Jay Coupar

Housing Is A Human Right

Everyone who works in Vancouver should be able to afford to live here. After all, according to our politicians, our Mayor, and even Justin Trudeau – Housing is a human right.

I hear these people regurgitating the same line over and over again, pandering to their voter base, and I have to chuckle. Housing, of course, is not a human right – never has been, and never will be. Especially in a west coast city as desirable as Vancouver. Housing is a privilege and one that has to be earned.

A Red Herring

I hear these same people complaining about the foreign buyers, money laundering – that must be why prices are so high in Vancouver. Of course, the idea that Chinese people laundering money through the River Rock Casino is a major catalyst for price inflation has been dismissed by industry insiders, economists, and even the Cullen Commission (the task force set up by the NDP government).

Maybe, then, it’s the greedy landlords and developers. It’s the low-interest rates – the Bank of Canada is to blame. It’s the self-serving Realtors and the blind-bidding process driving up prices.

Focus On Yourself

Now, I empathize with people frustrated with the state of BC’s housing market. It’s a tough nut to crack, and no one ever said it was easy. However, ask yourself, what do all these complaints have in common?

They are all outside forces beyond your control. You can’t control interest rates or the bank of Canada. You cant control the basic economic principle of supply and demand. You cant control a global economy where capital flows wherever it wants.

Now, here’s a crazy idea – why not focus on yourself, and what you can control?

Let’s dispense with the silly nonsense peddled by our incompetent politicians and government, and get down to business. John Horgan is not going to help you buy a house. Kennedy Stewart is not going to help you. If you want to get into this market, you’re going to have to put your back into it.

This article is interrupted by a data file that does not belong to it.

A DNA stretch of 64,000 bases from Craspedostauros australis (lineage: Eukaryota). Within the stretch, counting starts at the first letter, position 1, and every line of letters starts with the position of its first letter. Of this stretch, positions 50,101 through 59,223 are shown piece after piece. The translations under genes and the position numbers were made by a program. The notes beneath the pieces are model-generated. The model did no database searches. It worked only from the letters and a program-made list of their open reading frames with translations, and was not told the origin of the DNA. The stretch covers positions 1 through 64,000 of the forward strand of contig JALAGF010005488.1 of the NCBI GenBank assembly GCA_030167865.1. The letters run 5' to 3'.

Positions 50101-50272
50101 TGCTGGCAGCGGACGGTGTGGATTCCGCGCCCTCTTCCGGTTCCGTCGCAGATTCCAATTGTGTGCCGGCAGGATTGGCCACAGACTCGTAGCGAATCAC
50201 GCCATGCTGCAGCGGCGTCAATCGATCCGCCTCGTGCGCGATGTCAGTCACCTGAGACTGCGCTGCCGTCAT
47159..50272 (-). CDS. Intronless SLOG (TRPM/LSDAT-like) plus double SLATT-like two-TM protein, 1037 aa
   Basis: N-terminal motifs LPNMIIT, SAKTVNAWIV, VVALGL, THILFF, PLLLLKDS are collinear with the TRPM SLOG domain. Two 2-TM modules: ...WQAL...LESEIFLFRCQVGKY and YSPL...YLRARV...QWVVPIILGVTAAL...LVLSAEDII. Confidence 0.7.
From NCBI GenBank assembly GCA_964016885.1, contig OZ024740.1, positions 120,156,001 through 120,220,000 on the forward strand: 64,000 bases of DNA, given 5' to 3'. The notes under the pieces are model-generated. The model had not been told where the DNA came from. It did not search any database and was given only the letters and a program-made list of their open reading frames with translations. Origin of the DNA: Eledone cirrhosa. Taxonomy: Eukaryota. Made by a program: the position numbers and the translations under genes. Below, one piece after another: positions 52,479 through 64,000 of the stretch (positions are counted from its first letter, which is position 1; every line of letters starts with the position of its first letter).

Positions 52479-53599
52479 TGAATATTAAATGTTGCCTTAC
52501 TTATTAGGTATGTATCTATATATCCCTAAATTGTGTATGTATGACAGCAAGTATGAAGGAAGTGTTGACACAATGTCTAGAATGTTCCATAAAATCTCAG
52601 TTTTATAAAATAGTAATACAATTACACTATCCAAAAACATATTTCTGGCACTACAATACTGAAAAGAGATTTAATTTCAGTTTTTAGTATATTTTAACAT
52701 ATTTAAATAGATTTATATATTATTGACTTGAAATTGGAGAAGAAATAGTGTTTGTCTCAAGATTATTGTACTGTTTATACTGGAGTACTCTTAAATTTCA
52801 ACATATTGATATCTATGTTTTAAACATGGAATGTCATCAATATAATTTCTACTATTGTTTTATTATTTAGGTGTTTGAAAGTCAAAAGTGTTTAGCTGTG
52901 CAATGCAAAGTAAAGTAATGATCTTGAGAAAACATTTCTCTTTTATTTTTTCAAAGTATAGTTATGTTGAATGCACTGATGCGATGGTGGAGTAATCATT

Develop A Plan

First, we need to look at your income situation, and how it can be improved. It may mean going back to school or studying in the trades, it may mean getting a side hustle, or it may be as simple as putting a savings plan in place. Next, were going to talk with a qualified mortgage broker to look at financing options.

Once this has been done, we need to realistically assess your options. The average detached house price in Vancouver is $1,910,200 – again, I must stress, we need to be realistic. The typical household in Vancouver makes around $80,000 per year, which means your looking at a total purchase price of around a half-million dollars (that’s with 20% as the down payment). I can find you a studio unit in Mount Pleasant, or a one-bedroom in Joyce – Collingwood. I can find you a 2 bedroom in New Westminster or in Richmond on the Canada Line – that would be a fantastic way to get into the housing market.

Still Waiting For That Big Market Correction

This is where many people, particularly young millennials and first-time buyers, hit a brick wall. They don’t want to compromise. They grew up in Kitsilano, Fairview, or the West End, and they believe that because their parents were able to crack these markets, so should they. I see this all the time, and it’s extremely frustrating to watch. They continue to wait on the sidelines, hoping (or more likely, praying) that we will have a market correction and they can buy-in. The irony is that when we do eventually get a 5-10% market correction, most of them will get spooked – they won’t be able to pull the trigger in a declining market. They will be permanently sidelined, and likely become lifetime renters.

Don’t fall for this. The BC real estate market is an unstoppable machine, and it will steamroll these people. We will have market corrections from time to time – consider them buying opportunities. Stop listening to the predictions and prognostications, and the doomsday crowd on social media.

Put a plan in place, save for the down payment, hire a qualified Realtor, and get going.